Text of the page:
You’ve got a great product to sell and you’re ready to set up your eCommerce website, but understanding your legal requirements and getting a few policies straight is an essential step before you launch your online store.
Did you know there are a bunch of policies and pages you need to include in an eCommerce website in Australia? Some of these are straightforward. For example, Australian businesses should provide their contact details on their website. That means their ABN and address and preferably an email address or phone number, which are usually displayed on a Contact Us page or somewhere on the home page. Also, the pricing of any items for sale on the website must be clearly displayed. So far, so easy.
Before we look at these individually, we want to stress that the best way to go about getting policies for your website is seeing a lawyer and that this article should just be used as a guide.
When we asked Chris Walker, General Manager at design company MagicDust, where his clients find their policies he explained that they generally go through a law firm.
“There are websites where you can get generic policies but they’re mostly based in the US so you’d need to make sure that they’re relevant for Australia,” explains Chris. “It’s easiest and safest going through a lawyer and there are certain law firms that specialise in helping small businesses with website policies. We usually recommend a firm called Legal Vision https://legalvision.com.au/ which specialises in preparing documents for small businesses,” says Chris.
Collecting personal details is important for eCommerce businesses as it supports: a wide range of marketing options, the development of new services or products, market research, and website user experience and personalisation.
- How you will protect customers’ details
- What personal details you will gather and what you will use them for
- That you take full responsibility to protect the privacy of your users
- That you comply with active privacy laws
- Who you may share these details with (such as your delivery supplier)
- How customers can access the data you hold on them.
Most privacy policies will also include information on Cookies – a small text file that a site may place on a customer’s computer as a tool to remember their preferences.
Payments and Security Policy
This policy outlines how customers can pay and how you are going to keep your customers’ payment details safe. According to The Australian Guidelines for Electronic Commerce payment information should include:
- Clear information on available payment methods
- The security of those payment methods in clear, simple language, so as to help consumers judge the risk in relying on those methods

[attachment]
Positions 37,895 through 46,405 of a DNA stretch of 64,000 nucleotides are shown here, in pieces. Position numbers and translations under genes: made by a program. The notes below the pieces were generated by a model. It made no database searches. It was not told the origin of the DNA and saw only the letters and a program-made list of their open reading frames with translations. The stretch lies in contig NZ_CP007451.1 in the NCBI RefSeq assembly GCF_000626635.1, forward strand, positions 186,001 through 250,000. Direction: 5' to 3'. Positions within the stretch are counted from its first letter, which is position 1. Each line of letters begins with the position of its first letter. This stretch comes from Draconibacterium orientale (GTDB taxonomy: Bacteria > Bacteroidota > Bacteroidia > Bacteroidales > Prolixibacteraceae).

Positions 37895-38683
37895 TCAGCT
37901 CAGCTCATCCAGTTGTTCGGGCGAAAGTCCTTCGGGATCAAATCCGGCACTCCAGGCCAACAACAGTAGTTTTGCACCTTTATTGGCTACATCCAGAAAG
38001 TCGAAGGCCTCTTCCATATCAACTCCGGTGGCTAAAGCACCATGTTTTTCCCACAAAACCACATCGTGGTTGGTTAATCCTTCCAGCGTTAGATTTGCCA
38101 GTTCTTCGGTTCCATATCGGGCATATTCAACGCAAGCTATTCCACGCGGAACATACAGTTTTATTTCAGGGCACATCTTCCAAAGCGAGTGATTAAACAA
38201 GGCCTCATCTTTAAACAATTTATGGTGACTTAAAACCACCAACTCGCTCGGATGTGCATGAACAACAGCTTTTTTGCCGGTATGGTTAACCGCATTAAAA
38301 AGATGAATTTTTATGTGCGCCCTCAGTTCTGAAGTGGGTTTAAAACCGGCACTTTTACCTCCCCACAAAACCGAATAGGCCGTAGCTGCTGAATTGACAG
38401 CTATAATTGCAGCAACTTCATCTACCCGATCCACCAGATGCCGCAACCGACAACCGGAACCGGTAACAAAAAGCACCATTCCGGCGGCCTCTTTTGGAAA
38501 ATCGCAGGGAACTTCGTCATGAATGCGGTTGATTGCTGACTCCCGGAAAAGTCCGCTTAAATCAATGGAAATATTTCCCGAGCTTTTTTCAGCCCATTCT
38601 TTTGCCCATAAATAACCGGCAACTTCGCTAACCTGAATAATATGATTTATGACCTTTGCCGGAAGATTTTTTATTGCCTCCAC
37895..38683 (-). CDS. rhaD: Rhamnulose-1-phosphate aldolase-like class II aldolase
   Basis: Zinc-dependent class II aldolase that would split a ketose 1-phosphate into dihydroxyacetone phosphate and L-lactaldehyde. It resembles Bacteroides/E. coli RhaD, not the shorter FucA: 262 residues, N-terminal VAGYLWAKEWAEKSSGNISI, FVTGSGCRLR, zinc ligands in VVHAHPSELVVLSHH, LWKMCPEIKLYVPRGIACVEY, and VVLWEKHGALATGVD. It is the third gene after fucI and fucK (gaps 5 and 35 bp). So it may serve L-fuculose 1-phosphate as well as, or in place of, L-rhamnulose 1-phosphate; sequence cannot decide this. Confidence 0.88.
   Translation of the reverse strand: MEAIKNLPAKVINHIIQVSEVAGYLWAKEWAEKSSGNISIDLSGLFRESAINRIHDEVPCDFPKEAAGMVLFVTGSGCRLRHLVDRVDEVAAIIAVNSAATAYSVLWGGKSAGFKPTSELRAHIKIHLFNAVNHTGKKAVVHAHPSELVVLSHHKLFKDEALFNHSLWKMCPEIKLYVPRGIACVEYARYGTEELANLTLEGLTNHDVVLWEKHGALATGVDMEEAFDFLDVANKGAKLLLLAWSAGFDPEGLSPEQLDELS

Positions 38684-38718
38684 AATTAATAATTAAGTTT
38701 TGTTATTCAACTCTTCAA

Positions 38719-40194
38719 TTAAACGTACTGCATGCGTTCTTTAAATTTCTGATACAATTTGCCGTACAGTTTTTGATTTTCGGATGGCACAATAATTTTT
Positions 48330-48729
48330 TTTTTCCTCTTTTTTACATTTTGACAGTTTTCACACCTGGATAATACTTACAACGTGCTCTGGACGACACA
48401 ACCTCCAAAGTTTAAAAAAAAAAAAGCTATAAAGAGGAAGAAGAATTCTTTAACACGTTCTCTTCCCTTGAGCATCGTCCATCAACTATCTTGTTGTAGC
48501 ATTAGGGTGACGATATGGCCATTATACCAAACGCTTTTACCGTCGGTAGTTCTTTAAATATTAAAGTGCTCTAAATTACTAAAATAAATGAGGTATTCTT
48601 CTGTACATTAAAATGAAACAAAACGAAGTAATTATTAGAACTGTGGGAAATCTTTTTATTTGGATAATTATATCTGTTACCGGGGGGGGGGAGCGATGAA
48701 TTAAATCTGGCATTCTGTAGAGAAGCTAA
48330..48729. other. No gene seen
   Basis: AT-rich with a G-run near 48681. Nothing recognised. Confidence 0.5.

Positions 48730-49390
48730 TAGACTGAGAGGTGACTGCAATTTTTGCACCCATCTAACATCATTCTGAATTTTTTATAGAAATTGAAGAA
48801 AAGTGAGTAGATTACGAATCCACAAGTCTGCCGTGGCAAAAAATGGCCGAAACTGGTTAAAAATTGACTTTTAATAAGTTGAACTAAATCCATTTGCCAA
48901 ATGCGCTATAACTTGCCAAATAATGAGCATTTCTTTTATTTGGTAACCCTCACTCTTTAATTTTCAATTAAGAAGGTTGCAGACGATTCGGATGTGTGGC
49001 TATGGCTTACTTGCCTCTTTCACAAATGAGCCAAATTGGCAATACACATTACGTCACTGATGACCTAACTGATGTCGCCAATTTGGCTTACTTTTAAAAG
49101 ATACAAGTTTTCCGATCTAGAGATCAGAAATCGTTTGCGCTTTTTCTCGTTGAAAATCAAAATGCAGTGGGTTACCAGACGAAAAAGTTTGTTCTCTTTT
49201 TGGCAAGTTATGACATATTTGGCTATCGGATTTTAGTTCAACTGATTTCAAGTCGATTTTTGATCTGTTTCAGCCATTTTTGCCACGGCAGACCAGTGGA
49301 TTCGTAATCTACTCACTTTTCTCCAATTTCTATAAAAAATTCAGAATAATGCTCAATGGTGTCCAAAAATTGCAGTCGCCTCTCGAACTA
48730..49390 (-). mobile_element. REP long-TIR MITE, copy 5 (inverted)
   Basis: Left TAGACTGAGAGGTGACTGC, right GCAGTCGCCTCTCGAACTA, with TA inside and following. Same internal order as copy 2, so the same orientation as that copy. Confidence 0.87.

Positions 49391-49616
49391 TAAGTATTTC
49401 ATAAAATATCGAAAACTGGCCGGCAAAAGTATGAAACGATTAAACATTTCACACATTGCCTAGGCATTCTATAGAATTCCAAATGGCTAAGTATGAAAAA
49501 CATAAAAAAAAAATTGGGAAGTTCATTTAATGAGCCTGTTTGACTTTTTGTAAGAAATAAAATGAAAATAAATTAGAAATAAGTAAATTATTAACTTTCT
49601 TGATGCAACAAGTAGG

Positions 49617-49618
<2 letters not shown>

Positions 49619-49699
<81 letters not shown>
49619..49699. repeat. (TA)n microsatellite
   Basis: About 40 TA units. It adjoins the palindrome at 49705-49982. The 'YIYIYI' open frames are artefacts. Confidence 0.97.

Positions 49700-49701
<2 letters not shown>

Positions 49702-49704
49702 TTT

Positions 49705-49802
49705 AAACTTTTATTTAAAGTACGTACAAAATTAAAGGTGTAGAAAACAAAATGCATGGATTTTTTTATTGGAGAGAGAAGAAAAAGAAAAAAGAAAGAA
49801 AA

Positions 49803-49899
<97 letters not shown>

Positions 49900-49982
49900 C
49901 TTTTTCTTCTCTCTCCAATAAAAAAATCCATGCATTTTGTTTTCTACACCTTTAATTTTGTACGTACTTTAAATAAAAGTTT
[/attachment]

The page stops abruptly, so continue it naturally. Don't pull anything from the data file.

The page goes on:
- How best to use those methods
- How to cancel regular payments under those methods
- Any costs applicable to those payment methods.
Taking credit card payments on your site will require sensitive data to be encrypted and so you need to advise your customers that your site is protected by, for example:
- Your SSL certificate which encrypts correspondence to protect customers’ details and is essential for eCommerce sites in Australia. You can usually buy an SSL certificate from your website developer or your platform.
- SecurePay Online Payments which functions a) as an internet merchant account that manages the transfer of funds between your customer’s credit card and your bank account and b) as a payment gateway, to transmit credit card data between the internet merchant account, bank account and card providers.
Refund and Returns Policy
This policy explains how customers can return or cancel an order and request a refund or, in some cases, store credit or exchange. This policy is vitally important for eCommerce businesses – where customers can’t try and test products before buying – and it’s the one that customers are going to regularly check out. It’s therefore a good idea to have a good think about what your terms for refund will be and what costs you are going to cover.
The Australian Competition and Consumer Commission (ACCC) states that a seller should cover freight costs if customers want to return faulty goods, or if an item needs to go back to the manufacturer. For all other returns, it is the responsibility of the customer to arrange – and pay for – transportation. That said, the offer of free return shipping is a major drawcard for customers.
Australia Post offers a range of returns solutions whereby businesses can decide whether they or the customer pays for return shipping. Regardless of who foots the bill it’s important to provide access to an easy-to-print return label or include one with the original parcel.
Terms and Conditions
This page clearly outlines the legal terms governing your website. Your Ts&Cs will state the terms that visitors, users and customers of your website must agree to in order to browse your website, buy your products or to use your services.
The latest Australian Consumer Law stipulates that you must include the following details in your website Terms and Conditions:
- A statement that you comply with Australian Consumer Law
- How you will provide a refund, repair or replacement of faulty products
- Details of your guarantee, and
- Details of your warranty (if you provide one, which is not obligatory).
Legal123 has some great information on writing your Terms and Conditions and recommends they include:
- Details of shipping options and expected delivery times
- Your payment terms if payment doesn’t have to be immediate (e.g. “pay within 30 days”)
- Notifications about privacy and data collection policies
- Warnings about stealing your website content or copying your ideas
- A ‘limitation of liability clause’ for potential claims of damages by your customers
- Details of any third party relationships and who has responsibility for what
- Governing Law clause stating your business location and the law under which your Terms are governed.